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Between Hollywood and Godlywood

The Case of Walden Media

Nathalie Dupont

This book sheds new light on the relationship between conservative Christianity and Hollywood through a case study of Walden Media, which produced The Chronicles of Narnia franchise. Financed by a conservative Christian, Walden Media is a unique American company producing educational and family-friendly films with inspiring, moral, redemptive and uplifting stories. However, there is more to Walden than meets the eye and the company reflects wider trends within contemporary American society. Drawing on film industry data, film study guides and marketing campaigns targeting mainstream and conservative Christian audiences in the United States and abroad, this book reflects on Walden Media’s first ten years of activity as well as on the relationship between Hollywood and conservative Christians, notably evangelicals, at the dawn of the twenty-first century. Though both worlds are still wary of one another, this study shows that Walden Media films, and particularly The Chronicles of Narnia franchise, have tread a workable path between Hollywood and «Godlywood», albeit within the constraints of the now global film business.
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Chapter 5: Exporting Walden Media Films



Exporting Walden Media Films

The 1920s industrialization of American cinema went hand in hand with the conquest of foreign markets. American films were notably more present in Europe after the First World War, when the slowly recovering European film industries could not, for some time, satisfy local demand for new features. But US films were there to stay and this was reinforced after the Second World War by the fact that American federal authorities, strongly lobbied by the powerful MPEA (Motion Picture Export Association), included films in negotiations with various European authorities – as was the case with the French-American Blum–Byrnes agreements in 1946.1 For American studios, the world therefore became a market likely to gross increasing profits in the aftermath of a world conflict that had left local film industries in an even more dilapidated state than after the First World War. The subsequent conquest of global screens by American cinema, denounced by some as part of American cultural imperialism,2 resulted from the combination of several factors.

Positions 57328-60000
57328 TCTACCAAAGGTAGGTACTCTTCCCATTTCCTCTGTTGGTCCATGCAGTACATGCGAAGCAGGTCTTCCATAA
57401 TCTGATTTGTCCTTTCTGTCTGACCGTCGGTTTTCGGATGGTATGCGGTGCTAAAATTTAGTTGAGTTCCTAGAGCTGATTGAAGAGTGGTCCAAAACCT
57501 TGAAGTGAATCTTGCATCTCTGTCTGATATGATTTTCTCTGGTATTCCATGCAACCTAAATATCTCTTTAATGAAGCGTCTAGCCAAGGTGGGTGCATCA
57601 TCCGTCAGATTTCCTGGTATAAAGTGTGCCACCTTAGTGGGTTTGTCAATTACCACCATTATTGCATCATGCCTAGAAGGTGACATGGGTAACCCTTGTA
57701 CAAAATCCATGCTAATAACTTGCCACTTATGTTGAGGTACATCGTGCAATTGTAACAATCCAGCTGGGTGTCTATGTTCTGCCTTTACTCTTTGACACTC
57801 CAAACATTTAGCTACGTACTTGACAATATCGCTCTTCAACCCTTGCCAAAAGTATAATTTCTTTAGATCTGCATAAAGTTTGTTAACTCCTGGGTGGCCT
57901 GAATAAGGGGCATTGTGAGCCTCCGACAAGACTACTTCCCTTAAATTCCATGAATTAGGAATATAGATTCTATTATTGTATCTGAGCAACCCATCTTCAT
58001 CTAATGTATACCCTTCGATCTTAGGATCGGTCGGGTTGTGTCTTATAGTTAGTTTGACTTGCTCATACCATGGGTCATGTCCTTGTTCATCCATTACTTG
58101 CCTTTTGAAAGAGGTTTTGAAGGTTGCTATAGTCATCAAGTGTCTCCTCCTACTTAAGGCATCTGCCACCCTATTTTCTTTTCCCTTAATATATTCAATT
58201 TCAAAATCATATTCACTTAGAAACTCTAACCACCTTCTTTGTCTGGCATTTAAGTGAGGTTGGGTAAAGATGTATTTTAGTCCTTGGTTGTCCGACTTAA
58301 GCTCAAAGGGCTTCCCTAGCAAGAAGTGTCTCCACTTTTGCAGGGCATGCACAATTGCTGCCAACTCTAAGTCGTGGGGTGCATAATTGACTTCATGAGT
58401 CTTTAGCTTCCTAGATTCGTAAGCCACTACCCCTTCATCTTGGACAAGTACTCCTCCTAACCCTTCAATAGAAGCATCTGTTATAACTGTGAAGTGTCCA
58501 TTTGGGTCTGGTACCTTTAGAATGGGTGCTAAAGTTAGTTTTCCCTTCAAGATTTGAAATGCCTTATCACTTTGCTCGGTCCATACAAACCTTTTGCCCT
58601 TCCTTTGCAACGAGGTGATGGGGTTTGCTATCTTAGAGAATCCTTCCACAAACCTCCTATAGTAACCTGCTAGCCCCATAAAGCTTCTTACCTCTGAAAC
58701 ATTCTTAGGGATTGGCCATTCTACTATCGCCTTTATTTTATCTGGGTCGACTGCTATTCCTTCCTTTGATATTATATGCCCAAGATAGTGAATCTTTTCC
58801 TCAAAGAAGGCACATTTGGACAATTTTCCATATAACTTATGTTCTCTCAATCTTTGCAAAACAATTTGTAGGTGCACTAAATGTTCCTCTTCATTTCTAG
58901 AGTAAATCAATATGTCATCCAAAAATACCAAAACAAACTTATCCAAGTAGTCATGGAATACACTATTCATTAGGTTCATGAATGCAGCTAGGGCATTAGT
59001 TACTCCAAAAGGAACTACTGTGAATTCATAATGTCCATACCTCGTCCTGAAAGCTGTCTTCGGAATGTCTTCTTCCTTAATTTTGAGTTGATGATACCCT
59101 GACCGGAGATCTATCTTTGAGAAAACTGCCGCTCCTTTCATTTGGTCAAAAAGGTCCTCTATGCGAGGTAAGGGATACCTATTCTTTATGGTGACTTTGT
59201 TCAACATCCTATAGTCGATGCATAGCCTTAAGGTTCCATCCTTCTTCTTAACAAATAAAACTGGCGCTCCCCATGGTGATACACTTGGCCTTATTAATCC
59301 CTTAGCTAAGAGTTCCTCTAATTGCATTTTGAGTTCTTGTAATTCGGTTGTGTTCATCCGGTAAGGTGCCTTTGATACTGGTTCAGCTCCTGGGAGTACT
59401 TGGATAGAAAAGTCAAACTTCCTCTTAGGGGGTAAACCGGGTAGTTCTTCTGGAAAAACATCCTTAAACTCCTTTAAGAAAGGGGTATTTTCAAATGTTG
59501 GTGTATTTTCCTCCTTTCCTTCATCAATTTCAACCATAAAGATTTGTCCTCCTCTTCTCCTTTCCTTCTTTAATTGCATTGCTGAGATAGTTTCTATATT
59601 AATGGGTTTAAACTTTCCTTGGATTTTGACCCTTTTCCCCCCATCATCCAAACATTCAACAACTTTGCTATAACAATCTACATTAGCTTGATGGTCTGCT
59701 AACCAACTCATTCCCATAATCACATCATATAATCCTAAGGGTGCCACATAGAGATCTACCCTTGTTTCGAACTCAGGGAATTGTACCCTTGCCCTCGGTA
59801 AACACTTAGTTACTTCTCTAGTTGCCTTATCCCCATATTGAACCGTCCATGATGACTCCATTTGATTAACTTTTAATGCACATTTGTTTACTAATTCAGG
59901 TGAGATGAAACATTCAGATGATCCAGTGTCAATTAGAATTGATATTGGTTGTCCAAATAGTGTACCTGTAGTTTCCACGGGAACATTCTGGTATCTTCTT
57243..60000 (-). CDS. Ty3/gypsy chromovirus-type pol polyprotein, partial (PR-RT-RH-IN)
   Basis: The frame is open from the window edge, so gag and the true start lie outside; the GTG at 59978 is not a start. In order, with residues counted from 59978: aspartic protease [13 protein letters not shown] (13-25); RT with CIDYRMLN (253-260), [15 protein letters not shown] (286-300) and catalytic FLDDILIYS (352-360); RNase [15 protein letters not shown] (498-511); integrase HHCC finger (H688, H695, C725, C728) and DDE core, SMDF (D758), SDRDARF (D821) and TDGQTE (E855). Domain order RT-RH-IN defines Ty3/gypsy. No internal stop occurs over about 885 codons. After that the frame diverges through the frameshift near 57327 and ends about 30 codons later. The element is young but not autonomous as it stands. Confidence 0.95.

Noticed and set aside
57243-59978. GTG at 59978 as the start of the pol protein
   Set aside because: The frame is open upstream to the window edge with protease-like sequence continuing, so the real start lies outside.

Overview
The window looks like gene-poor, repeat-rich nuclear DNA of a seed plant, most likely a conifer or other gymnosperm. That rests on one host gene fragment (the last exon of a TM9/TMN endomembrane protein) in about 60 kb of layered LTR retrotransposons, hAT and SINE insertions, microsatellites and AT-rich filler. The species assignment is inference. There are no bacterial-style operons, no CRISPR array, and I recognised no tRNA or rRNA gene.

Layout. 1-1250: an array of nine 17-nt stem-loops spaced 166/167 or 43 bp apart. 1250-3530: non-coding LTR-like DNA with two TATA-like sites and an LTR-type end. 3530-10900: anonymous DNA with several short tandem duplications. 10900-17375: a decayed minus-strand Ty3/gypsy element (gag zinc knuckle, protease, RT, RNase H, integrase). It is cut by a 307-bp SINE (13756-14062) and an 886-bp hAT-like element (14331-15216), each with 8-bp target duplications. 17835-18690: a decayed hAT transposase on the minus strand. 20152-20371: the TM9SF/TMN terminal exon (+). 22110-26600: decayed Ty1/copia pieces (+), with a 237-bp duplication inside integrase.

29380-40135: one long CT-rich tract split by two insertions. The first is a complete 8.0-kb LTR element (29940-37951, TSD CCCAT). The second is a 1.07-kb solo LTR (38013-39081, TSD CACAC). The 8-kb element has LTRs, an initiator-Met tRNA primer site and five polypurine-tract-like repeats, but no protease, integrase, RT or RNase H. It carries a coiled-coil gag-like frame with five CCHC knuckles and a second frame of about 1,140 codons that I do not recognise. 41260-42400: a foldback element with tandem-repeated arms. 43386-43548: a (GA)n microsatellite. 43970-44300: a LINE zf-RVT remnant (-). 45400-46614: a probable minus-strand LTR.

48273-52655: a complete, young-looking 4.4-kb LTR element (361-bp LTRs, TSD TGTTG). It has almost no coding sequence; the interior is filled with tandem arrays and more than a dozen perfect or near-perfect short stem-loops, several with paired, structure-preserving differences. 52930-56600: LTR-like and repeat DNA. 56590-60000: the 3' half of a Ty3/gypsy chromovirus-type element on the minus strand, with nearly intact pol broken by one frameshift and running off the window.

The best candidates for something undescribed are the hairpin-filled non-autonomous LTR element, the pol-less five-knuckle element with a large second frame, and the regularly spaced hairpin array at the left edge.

First, there was an important backlog of American films3 that had not been distributed in occupied Europe and other war-torn markets, and that studios now wanted to release there in order to get the profits they felt entitled to. Secondly, those films conquered foreign screens because ← 205 | 206 → they were intended for mass entertainment and therefore often featured easily understandable stories any audience could grasp, even if here and there subsisted problems with...

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